Use the 1% Spending Rule to Save Money

As a way to contain impulsive spending, many people have a 24-hour wait rule for large purchases, but one problem is that this may not be practical since “big purchases” are not defined. This is where the 1% spending rule helps: you still wait a day, but only for purchases that make up more than 1% of your paycheck. This is how it works and why it can save you money.

What is the 1% spending rule?

As CNBC first reported , the rule comes from Glen James, host of the Australian financial podcast My Millennium Money . The idea is that if you want to spend money on a nonessential item like a new watch or sunglasses, you will have to wait one day to complete a purchase if it exceeds 1% of your annual gross income (for example, $ 300 if you make $ 30,000). ).

The 24-hour buffer acts as a period of calm during which you can ask yourself if the initial dopamine rush of impulsive shopping is clouding your judgment. But this rule will only be practical if you actually follow it, which can be a problem for small purchases. For example, if a friend offers to watch a movie, are you going to go home and sleep the day in your wallet because it’s a discretionary purchase?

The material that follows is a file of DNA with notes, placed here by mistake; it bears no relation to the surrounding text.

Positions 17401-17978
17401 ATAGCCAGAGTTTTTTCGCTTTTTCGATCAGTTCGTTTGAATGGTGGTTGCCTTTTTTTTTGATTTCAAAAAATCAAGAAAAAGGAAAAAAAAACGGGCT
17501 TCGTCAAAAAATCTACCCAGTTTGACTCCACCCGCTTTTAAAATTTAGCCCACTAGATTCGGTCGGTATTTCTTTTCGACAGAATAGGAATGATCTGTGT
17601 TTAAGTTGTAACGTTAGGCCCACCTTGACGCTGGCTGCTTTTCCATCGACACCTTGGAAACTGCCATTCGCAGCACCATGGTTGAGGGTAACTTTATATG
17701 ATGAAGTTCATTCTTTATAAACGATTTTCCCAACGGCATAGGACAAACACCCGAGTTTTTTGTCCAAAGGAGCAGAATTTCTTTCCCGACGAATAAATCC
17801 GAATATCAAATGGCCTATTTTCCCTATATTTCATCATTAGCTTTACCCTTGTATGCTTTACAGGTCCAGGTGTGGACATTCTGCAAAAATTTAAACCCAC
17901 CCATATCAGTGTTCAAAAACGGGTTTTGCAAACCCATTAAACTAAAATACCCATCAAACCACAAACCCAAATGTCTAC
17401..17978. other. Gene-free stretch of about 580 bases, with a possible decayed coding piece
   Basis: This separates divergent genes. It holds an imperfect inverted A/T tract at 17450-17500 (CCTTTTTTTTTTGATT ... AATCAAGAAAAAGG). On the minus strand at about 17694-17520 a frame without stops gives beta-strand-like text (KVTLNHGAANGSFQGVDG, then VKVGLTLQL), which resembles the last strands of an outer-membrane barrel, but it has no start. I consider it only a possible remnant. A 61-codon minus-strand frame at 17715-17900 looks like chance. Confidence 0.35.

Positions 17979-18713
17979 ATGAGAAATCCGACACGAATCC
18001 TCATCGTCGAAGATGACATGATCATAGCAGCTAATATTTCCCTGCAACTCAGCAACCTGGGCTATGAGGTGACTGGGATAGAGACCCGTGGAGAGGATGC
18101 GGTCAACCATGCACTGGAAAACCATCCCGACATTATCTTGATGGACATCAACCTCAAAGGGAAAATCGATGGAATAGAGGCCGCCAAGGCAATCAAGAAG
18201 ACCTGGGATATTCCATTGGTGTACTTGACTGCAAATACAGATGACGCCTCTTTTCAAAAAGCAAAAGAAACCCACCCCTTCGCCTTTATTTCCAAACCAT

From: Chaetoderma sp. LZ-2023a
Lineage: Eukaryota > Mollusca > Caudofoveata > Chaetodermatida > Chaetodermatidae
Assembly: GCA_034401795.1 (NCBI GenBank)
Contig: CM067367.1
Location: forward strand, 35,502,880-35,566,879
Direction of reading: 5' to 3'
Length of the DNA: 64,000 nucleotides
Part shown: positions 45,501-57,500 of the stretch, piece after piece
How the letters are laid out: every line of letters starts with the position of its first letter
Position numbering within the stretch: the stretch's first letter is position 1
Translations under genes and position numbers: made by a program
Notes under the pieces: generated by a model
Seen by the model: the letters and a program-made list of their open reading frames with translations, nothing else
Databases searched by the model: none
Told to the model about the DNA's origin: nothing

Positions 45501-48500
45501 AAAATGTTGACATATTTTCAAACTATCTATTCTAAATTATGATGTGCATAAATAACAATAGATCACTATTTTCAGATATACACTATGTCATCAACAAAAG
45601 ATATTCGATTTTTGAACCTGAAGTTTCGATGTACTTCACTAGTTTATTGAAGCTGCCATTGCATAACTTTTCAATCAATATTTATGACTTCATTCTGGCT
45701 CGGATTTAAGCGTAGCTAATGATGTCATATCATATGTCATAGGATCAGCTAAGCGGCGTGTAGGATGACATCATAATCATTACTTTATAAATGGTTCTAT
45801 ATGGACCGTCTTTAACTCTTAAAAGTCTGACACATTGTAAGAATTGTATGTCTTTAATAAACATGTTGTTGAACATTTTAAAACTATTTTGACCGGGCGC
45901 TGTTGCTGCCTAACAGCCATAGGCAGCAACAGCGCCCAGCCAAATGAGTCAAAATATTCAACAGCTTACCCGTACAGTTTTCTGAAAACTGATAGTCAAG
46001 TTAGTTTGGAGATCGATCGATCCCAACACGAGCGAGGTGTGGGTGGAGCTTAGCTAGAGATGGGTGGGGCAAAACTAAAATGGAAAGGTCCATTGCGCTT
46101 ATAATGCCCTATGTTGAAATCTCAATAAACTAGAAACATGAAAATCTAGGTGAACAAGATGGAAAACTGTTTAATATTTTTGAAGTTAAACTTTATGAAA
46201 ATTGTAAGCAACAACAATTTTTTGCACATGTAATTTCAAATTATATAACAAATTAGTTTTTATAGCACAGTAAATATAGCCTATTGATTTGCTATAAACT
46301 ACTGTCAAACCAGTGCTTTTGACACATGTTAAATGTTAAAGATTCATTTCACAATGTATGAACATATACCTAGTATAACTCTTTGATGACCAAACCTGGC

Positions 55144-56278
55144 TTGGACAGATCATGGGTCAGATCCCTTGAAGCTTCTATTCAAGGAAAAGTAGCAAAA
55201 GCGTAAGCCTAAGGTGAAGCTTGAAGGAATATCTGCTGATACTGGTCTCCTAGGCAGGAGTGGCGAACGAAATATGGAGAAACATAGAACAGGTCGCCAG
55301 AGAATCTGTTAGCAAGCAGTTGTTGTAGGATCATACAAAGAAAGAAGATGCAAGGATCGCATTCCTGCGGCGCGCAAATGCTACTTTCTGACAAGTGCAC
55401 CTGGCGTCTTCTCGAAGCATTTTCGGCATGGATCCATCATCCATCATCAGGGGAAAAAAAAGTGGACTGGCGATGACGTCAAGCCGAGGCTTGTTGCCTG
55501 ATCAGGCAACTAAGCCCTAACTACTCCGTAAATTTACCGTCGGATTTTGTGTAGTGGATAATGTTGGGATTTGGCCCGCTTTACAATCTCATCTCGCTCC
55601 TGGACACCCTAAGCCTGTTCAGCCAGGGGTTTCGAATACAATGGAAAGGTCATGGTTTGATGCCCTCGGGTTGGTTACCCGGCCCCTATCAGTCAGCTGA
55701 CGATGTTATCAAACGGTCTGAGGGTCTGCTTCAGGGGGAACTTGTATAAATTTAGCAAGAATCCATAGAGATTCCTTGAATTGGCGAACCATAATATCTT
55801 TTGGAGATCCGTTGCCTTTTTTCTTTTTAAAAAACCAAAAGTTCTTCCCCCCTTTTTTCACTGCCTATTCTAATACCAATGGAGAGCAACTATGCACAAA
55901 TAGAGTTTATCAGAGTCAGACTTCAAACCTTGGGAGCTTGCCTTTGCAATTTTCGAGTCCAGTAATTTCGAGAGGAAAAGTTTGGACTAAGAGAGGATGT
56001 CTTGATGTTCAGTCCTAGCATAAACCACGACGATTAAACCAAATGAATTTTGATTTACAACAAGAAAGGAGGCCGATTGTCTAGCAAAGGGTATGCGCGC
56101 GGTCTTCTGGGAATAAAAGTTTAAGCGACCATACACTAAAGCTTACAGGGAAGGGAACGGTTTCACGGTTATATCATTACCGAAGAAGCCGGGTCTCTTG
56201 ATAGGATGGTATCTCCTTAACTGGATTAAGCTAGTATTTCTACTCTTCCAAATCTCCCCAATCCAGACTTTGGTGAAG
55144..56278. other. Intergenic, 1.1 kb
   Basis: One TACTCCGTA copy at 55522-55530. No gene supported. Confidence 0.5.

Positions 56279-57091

The 1% rule is a smarter approach and also provides clear fences that can protect you from overspending. Plus, it’s easy to remember: if you make $ 50,000 after taxes, you will always know that $ 500 is your 1% threshold. Even if you only change your mind about buying once (and you can bring yourself to do so), the rule will save you money.

There are some caveats here: it works best if you make less than $ 200,000, your debt payments are already manageable, and you already maintain a budget that tracks monthly spending on minor items (since a series of small purchases can still lead to overspending). Of course, nothing is set in stone, and you should customize the rule to suit your needs. As Glen James put it, “You can change it to the 0.5% rule. Whatever the percentage, it should make sense based on your financial situation, needs, goals and priorities. “

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